Some Obvious (And Not So Obvious) Factors That Lead To Project Success

By: Scott Converse

Progressively, the 21st century workplace is becoming more project focused, and projects are no longer the exclusive domain of engineers, project managers, and construction professionals. What is the reason for this increased focus? Simple: projects are the building blocks of change. They help to create the positive change or improvement that organizations wish to achieve. As a result, if you wish to be viewed as a successful business professional, it is becoming more and more important that you understand the variables that affect project success and failure.

We know that in the field of project management there are some universal constraints or drivers that impact project deliverables; they include cost, time, scope, quality, risk, and resource availability. We also know that human dynamics such as communication, influence, and leadership play an important role in project success. An applied research study that began in the 1990s and spanned over a decade was performed to help understand key factors that led to successful project outcomes. The results were illuminating.

The goal of a tollgate review is to make a critical decision: whether or not the firm should continue investing in the project.

One of the counter-intuitive findings was that the overall length of a project does not have as strong a correlation to project success or failure as does the duration between tollgate reviews. Projects that take a long time to complete can be very successful, while some short projects can be utter failures. A better indicator was the duration of time between yes/no reviews of the project, or how frequently business leaders are meeting to make the go/no-go determination on whether to continue to support the project and move forward. Projects where this go/no-go decision was made monthly were more likely to succeed than projects that had semi-annual reviews or no review at all. It’s important to note that a tollgate review meeting has a much different goal than a simple status update meeting; while the goal of a status update is to share information on past and future project activities, the goal of a tollgate review is to make a critical decision: whether or not the firm should continue investing in the project.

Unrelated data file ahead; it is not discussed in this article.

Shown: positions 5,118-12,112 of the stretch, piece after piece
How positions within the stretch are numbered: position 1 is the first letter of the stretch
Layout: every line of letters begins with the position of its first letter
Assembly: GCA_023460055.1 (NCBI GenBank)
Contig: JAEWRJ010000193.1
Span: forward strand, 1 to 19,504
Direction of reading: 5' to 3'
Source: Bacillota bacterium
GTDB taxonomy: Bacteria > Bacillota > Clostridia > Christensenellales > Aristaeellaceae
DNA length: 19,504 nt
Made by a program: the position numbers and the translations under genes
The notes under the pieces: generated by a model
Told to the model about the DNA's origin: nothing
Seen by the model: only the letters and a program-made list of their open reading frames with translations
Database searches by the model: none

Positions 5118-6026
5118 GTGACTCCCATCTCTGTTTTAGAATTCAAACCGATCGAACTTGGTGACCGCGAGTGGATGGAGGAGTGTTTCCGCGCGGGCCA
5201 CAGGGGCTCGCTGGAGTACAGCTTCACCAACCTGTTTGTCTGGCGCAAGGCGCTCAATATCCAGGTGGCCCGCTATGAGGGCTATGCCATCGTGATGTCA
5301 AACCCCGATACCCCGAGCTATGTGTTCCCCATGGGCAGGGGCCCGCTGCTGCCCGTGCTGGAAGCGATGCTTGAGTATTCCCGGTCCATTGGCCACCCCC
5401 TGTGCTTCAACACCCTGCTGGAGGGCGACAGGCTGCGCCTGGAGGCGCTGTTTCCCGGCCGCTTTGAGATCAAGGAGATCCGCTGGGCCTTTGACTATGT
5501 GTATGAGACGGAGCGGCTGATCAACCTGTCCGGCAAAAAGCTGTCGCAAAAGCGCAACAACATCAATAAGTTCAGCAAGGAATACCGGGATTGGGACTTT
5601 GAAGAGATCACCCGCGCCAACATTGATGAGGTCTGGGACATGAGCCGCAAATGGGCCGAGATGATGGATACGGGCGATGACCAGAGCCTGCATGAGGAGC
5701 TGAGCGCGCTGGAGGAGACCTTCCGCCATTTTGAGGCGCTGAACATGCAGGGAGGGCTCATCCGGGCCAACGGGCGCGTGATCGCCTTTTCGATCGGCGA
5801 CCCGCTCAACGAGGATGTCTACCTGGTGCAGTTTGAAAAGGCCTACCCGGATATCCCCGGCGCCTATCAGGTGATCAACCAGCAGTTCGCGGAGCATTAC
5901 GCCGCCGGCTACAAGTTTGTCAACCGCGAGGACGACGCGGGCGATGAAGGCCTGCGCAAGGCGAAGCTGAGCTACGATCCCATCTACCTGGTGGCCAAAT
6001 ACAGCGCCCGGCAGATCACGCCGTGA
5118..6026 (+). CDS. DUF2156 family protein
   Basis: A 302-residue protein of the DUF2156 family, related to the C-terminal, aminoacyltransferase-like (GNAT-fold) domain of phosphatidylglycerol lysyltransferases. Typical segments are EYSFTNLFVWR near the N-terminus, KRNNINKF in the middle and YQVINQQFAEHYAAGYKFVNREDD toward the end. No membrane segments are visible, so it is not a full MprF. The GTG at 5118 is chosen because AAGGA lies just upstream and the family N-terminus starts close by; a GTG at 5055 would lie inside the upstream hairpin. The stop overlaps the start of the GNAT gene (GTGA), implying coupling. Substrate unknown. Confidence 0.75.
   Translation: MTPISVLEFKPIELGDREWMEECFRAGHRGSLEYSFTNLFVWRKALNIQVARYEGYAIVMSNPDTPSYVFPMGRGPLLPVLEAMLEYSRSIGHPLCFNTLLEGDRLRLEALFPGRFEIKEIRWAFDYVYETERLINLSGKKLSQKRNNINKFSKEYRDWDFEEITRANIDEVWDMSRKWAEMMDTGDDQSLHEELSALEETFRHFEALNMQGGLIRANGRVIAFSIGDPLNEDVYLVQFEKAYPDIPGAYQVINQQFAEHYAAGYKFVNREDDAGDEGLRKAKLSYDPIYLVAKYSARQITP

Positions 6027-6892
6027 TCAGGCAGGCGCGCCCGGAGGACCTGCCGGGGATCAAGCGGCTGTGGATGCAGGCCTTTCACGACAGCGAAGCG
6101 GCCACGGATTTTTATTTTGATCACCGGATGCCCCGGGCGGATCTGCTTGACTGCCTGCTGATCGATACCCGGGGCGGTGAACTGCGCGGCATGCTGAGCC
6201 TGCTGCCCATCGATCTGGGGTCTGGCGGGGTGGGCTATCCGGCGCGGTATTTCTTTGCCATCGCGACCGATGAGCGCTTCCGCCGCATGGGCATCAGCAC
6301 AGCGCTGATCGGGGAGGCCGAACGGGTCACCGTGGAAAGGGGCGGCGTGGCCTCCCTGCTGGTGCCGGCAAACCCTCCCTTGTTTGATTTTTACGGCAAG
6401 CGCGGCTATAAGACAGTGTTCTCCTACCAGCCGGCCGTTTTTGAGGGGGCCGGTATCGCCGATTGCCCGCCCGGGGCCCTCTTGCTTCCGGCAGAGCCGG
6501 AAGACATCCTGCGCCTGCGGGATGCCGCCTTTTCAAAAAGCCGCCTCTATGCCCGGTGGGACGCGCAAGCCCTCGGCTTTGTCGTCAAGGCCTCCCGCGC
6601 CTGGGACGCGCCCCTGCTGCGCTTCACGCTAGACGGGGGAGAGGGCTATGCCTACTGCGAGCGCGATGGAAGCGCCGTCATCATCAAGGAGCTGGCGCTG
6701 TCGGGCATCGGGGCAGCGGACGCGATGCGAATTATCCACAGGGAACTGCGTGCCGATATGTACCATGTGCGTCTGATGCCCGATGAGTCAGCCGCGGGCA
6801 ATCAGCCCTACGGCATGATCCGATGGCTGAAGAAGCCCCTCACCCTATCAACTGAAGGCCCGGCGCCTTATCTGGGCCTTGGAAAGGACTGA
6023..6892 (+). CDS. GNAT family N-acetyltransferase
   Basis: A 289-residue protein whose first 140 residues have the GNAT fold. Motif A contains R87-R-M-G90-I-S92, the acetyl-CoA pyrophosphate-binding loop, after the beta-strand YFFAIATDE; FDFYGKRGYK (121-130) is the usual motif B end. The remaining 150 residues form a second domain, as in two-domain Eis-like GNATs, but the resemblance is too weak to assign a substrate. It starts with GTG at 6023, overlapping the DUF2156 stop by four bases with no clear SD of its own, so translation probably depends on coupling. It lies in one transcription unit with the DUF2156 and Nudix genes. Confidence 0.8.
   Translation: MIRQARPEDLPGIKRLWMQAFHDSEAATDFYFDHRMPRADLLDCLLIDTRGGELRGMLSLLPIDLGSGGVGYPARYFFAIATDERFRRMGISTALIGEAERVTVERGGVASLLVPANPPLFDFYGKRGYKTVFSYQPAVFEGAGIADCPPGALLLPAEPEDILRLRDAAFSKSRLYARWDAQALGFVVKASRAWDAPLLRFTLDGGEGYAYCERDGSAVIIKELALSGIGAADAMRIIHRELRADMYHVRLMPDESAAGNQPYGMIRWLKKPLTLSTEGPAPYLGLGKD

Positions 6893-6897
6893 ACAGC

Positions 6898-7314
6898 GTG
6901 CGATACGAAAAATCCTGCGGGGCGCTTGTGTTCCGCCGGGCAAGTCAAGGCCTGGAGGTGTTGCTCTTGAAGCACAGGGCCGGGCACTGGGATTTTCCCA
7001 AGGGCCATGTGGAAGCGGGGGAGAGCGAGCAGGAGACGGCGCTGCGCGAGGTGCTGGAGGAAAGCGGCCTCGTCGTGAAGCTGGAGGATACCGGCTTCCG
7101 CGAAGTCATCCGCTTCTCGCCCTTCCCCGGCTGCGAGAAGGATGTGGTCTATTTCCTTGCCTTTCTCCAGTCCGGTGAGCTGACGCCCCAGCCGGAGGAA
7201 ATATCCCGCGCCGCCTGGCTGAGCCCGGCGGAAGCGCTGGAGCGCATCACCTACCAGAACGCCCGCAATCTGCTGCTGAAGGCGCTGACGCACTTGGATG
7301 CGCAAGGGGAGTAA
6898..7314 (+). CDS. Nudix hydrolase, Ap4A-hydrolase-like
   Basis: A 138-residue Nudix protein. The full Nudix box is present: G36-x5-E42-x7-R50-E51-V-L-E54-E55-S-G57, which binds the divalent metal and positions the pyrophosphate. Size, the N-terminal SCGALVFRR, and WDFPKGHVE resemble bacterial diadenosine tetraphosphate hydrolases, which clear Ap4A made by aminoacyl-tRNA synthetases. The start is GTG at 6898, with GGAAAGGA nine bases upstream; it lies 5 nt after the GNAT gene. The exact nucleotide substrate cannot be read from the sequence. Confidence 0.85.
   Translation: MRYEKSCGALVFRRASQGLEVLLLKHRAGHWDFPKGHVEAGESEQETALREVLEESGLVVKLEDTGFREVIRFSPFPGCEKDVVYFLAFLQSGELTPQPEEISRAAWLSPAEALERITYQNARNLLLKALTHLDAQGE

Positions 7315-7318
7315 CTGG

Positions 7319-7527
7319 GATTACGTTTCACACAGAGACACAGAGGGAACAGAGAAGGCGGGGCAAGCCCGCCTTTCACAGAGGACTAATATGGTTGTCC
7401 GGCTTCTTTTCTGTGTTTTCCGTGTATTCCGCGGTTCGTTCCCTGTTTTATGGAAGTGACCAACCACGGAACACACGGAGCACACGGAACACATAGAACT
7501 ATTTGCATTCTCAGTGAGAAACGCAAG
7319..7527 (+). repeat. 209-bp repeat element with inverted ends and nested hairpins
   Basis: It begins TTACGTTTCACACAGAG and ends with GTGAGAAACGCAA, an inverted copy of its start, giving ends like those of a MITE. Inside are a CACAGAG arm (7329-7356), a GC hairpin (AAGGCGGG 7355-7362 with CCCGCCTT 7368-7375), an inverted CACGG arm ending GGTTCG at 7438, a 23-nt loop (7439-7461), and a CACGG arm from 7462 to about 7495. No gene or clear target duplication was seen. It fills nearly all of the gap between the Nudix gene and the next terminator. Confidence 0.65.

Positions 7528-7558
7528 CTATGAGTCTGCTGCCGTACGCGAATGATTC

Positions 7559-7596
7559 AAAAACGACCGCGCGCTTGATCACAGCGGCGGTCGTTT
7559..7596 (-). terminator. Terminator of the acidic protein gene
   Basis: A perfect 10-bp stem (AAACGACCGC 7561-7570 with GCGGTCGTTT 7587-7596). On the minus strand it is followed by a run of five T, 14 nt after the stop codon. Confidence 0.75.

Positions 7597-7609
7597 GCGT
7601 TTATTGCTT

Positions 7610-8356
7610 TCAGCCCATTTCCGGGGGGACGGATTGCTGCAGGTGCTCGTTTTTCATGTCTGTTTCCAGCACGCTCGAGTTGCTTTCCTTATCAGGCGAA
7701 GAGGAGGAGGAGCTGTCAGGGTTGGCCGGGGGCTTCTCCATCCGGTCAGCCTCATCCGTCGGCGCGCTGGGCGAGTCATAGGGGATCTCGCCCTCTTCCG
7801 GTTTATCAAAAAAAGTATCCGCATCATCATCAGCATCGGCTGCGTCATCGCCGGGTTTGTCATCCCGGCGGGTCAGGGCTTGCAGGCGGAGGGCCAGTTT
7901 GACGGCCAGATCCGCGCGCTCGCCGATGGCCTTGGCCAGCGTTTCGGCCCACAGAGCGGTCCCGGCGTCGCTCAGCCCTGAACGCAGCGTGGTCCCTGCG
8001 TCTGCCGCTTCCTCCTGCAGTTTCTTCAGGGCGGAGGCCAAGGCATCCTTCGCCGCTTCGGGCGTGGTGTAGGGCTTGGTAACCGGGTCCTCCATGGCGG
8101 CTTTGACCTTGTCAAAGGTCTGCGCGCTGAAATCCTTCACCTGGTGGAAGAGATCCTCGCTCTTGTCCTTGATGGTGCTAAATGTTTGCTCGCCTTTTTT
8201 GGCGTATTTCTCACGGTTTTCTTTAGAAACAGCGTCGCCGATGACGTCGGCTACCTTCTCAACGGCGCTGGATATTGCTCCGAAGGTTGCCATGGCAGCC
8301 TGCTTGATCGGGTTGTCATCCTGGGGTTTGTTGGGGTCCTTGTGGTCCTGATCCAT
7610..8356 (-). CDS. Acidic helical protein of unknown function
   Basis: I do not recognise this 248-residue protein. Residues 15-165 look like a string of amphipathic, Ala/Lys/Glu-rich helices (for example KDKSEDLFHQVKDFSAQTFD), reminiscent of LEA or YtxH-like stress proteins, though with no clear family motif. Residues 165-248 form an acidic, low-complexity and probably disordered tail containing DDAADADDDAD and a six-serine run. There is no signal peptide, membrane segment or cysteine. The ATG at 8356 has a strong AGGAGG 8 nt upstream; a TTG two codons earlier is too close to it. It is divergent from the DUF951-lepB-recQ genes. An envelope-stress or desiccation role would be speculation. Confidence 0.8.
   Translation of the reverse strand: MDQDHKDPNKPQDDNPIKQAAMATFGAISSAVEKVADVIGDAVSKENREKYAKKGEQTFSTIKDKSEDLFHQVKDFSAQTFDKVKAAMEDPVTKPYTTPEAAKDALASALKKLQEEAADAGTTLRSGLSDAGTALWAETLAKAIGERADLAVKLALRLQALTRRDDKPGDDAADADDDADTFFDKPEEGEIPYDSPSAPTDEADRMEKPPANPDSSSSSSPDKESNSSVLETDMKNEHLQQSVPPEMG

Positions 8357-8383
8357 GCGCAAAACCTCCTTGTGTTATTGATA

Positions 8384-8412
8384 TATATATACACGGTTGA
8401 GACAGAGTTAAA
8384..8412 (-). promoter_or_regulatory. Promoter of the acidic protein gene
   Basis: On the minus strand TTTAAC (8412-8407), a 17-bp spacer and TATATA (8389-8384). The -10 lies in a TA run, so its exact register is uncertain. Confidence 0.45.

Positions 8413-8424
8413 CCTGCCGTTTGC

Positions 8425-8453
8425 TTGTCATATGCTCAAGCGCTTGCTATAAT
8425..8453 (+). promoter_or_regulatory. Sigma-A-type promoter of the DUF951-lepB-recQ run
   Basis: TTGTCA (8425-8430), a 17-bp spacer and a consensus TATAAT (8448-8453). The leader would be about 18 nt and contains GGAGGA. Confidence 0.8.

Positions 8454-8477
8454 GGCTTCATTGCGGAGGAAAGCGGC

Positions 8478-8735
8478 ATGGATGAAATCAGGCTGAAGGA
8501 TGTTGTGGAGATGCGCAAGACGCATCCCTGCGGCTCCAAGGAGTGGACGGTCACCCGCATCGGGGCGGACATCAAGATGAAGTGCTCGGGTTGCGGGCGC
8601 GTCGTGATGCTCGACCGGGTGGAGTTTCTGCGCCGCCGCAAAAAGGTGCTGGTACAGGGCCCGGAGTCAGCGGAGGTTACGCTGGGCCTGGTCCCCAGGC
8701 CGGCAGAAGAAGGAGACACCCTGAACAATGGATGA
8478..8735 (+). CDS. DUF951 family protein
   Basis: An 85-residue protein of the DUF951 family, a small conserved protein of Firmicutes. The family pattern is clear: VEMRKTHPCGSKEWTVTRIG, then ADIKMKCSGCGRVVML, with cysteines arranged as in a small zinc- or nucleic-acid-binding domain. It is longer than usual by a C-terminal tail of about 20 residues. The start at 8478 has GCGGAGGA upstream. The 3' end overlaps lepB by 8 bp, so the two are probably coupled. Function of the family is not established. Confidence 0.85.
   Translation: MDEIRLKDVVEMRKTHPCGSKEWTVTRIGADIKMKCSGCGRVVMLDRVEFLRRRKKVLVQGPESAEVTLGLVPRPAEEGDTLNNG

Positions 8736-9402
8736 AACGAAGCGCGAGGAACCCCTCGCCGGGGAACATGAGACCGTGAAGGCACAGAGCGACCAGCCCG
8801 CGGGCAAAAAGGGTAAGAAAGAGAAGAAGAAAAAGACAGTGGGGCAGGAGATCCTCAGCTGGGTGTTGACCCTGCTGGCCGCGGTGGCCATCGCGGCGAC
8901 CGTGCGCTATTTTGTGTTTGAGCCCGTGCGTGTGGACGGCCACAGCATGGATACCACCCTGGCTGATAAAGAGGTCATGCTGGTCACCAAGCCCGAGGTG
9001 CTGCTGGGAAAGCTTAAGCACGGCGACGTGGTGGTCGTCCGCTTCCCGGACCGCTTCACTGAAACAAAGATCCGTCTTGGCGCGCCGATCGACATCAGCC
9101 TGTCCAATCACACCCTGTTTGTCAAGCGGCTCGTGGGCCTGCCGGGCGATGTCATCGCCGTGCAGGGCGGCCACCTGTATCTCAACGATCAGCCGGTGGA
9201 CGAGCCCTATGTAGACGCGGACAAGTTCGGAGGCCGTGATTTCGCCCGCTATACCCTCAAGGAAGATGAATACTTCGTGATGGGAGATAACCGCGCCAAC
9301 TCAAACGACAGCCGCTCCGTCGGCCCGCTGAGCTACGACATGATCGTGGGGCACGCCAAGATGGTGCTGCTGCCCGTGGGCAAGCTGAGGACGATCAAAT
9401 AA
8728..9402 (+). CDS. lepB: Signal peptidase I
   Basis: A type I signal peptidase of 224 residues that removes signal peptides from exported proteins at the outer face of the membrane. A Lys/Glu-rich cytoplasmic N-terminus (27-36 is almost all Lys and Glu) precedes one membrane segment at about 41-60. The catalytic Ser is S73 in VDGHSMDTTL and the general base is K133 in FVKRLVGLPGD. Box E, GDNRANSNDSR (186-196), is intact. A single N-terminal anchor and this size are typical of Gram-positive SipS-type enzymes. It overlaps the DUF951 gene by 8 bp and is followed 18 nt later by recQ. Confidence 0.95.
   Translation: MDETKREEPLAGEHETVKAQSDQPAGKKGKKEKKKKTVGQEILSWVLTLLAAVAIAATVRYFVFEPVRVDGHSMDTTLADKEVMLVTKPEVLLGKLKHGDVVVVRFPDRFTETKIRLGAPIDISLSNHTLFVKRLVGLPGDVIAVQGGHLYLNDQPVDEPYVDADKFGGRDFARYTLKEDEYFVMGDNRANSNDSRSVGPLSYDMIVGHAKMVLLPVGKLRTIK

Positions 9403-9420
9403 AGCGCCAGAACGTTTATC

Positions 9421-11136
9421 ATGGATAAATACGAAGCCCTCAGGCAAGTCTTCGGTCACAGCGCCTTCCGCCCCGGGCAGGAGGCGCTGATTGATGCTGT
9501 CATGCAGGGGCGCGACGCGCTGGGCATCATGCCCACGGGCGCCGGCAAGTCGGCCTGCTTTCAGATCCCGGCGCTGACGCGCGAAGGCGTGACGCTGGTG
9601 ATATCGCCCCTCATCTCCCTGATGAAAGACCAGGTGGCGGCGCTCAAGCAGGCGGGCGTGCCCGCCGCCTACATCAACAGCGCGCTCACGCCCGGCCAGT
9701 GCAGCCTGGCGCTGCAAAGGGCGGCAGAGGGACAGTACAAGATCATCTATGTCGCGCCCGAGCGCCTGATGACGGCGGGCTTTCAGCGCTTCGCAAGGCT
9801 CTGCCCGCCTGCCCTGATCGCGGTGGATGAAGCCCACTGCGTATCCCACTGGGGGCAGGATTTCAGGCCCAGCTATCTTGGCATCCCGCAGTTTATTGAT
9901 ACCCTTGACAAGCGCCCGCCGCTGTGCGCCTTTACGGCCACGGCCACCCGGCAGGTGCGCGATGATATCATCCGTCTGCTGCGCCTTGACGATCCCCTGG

These findings suggest that an important planning exercise should take place at the kickoff of any project: coordinate the schedules of key decision-makers in the organization, the project sponsor, and the project manager, then schedule in advance tollgate review meeting times. An important question that gets asked early in a project’s lifecycle is when will the project get completed. Another equally, if not more important, question decision-makers should be asking is when and how often meetings will take place to determine whether to continue investing in the project.

You can learn more project management techniques to help you plan, implement, and complete projects of all sizes in Project Management: Planning, Scheduling, and Control, now in-person and online.

Scott Converse

Scott Converse teaches Process Improvement and Project Management programs for the Wisconsin School of Business Center for Professional & Executive Development. To learn more about these programs, view our Lean Six Sigma and Project Management Certificates.